Fort George, Highland

Coordinates: 57°35′02″N 4°04′13″W / 57.58389°N 4.07028°W / 57.58389; -4.07028
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Fort George
Ardersier, Highland, Scotland
Fort George from the air
Fort George is located in Inverness area
Fort George
Fort George
Location within Inverness-shire
Coordinates57°35′02″N 4°04′13″W / 57.58389°N 4.07028°W / 57.58389; -4.07028
TypeGeorgian Bastion fort
HeightUp to 12 metres (39 ft)
Site information
OwnerMinistry of Defence
Operator British Army
Site history
Built1748–1769
Built forWar Office
In use1757-Present
MaterialsSandstone
EventsBuilt after the Jacobite rising of 1745
Garrison information
OccupantsThe Black Watch, 3rd Battalion The Royal Regiment of Scotland

Fort George is a large 18th-century fortress near Ardersier, to the north-east of Inverness in the Highland council area of Scotland. It was built to control the Scottish Highlands in the aftermath of the Jacobite rising of 1745, replacing a Fort George in Inverness constructed after the 1715 Jacobite rising to control the area. The current fortress has never been attacked and has remained in continuous use as a garrison.

The fortification is based on a star design; it remains virtually unaltered and nowadays is open to visitors with exhibits and facsimiles showing the fort's use at different periods, while still serving as an army barracks.

Old Fort George[edit]

In 1726, the first fortification known as Fort George was completed in Inverness on the orders of General George Wade. The Georgian fort, which stood on a hillock beside the River Ness, incorporated portions of a medieval castle that had been started by Malcolm III of Scotland in the late 11th century. In the 17th century, Oliver Cromwell strengthened the castle with a citadel but it had been abandoned by the start of the 18th century. Wade's Fort George was capable of housing 400 troops. The first commanding officer of the original Fort George was Sir Robert Munro, 6th Baronet, Colonel of the 42nd Royal Highlanders (Black Watch) and chief of the Highland Clan Munro.[1]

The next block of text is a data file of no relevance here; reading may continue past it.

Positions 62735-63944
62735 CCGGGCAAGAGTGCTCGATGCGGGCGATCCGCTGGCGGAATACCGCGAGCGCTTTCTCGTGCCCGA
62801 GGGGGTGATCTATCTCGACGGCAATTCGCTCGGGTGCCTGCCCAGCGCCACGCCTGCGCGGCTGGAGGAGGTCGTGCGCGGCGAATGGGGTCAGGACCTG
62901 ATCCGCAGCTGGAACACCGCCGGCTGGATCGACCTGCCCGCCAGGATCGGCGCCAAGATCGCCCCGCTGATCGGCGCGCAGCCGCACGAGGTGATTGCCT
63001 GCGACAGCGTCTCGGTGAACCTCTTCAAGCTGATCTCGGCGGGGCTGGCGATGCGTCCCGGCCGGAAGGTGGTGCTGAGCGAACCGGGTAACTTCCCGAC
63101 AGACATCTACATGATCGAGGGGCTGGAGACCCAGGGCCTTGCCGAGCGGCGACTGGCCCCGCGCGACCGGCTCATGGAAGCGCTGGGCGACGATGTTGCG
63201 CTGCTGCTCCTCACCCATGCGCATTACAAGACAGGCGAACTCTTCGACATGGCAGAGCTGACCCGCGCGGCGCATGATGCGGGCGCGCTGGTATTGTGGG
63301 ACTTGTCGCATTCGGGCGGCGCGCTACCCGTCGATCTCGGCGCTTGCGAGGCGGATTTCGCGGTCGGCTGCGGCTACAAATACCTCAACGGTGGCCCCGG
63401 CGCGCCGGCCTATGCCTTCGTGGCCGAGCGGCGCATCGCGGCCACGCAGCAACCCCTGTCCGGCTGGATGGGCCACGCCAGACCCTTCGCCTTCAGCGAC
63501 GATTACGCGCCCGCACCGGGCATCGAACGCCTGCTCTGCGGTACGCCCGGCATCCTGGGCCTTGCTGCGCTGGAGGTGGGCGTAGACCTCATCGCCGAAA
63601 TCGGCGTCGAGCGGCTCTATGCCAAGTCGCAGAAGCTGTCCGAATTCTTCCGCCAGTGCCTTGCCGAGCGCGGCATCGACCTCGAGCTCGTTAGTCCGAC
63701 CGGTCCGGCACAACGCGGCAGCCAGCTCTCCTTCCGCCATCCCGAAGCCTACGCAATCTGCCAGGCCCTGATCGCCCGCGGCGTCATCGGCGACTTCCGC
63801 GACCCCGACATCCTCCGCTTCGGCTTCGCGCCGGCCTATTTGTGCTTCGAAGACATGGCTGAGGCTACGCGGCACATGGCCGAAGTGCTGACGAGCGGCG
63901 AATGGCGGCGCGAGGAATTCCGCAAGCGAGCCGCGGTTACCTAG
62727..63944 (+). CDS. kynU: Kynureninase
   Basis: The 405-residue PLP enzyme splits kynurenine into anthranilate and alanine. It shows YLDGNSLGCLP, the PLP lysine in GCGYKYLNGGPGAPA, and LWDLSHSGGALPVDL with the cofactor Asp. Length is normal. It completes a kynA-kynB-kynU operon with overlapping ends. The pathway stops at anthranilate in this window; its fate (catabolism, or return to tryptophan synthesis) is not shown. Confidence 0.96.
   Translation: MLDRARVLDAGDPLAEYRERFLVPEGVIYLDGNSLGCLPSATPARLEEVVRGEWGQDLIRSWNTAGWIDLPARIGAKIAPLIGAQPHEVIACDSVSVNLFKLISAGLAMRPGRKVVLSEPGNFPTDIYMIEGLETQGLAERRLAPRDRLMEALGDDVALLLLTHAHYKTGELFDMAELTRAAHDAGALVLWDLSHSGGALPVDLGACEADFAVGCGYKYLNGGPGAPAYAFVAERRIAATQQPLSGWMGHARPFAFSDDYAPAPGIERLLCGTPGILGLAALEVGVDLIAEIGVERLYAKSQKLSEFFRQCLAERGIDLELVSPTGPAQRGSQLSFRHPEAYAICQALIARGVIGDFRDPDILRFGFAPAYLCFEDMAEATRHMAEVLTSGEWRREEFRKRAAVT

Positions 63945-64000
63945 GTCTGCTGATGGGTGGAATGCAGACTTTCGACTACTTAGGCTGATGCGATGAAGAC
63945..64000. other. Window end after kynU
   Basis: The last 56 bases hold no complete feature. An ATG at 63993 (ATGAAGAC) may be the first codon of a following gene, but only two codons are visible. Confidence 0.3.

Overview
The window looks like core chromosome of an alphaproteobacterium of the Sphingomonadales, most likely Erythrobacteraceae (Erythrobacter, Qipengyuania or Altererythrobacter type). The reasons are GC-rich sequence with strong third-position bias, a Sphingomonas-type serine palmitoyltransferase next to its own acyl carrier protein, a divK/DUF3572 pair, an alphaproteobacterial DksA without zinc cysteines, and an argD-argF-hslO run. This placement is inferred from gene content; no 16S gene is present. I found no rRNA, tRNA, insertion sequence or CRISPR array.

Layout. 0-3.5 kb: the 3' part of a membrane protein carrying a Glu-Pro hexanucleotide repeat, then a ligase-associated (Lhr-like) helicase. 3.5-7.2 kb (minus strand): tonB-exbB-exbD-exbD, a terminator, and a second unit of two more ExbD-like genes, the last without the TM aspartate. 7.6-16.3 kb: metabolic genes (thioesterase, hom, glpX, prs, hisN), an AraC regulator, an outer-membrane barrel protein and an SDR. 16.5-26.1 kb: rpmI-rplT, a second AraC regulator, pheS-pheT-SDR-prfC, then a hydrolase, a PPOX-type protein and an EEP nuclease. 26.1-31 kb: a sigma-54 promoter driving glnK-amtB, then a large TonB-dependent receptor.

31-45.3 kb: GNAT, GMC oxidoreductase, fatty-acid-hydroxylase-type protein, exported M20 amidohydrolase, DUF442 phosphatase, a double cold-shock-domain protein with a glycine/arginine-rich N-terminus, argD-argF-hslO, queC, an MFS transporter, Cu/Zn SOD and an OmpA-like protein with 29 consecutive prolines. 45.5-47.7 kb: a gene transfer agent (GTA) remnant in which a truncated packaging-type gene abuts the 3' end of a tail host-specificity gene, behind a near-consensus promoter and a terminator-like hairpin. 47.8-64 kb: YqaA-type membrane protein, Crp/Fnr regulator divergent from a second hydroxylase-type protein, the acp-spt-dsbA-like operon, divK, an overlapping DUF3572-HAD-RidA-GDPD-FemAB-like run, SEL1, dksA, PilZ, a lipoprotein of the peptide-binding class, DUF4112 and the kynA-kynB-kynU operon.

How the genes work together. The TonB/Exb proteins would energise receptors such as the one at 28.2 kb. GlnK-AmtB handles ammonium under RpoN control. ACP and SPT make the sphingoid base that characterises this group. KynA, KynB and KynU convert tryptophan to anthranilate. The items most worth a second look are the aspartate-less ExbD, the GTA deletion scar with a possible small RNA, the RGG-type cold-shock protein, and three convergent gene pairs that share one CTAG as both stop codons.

During the 1745 rising the fort was besieged by three thousand Jacobites. Cutoff and unable to be relieved by Crown forces, Fort George was surrendered after mines reached the outer walls in February 1746.[2] The victorious Jacobites blew up Old Fort George to prevent it being reused as a military base by the British Army.[3]

In 1747, following the Crown victory at the Battle of Culloden, Colonel William Skinner, the King's Military Engineer for North Britain, was given a contract to rebuild Fort George. The decision was taken to build the new Fort George at a location 10 mi (16 km) away from Inverness at the mouth of the Moray Firth.[4] The site of Old Fort George lay abandoned for almost 70 years, until in the mid 19th century when a red sandstone castellated building called Inverness Castle was built on the fort's former site. Despite its towers and battlements, Inverness Castle had no military purpose. It was used as a prison, and courthouse with complimentary bastioned enclosing walls.[5]

Siting and construction[edit]

The site chosen was a level spit of land at Ardersier, about 11 miles (18 km) northeast of Inverness, which forms a promontory jutting into the Moray Firth and controls the sea approach to Inverness. With its own harbour below the walls, the fort could be supplied by sea in the event of a siege.[6]

Work began in 1748, with Colonel Skinner in charge, and the Adam brothers, John, Robert and later James, acting as contractors, overseeing around 1,000 soldiers who provided labour and defended the site against attack. By 1757 the main defences were in place, and Fort George was finally completed in 1769. The original budget was £92,673 19s 1d, but the final cost was more than £200,000, a vast figure at the time.[6]

Fortifications[edit]

The fortifications form an example of defence in depth. The main walls are stone-faced, in plan faceted and angled with projecting bastions and redoubts so that every wall face is covered by fire from guns sited on top of other walls. The walls are many yards wide and grassed over, on top of barrel-vaulted casemates which form underground bunkers designed to protect the entire garrison from artillery fire. The approach to the fortress from the landward side is across a wide area of loose shingle which creates a protective barrier.[7]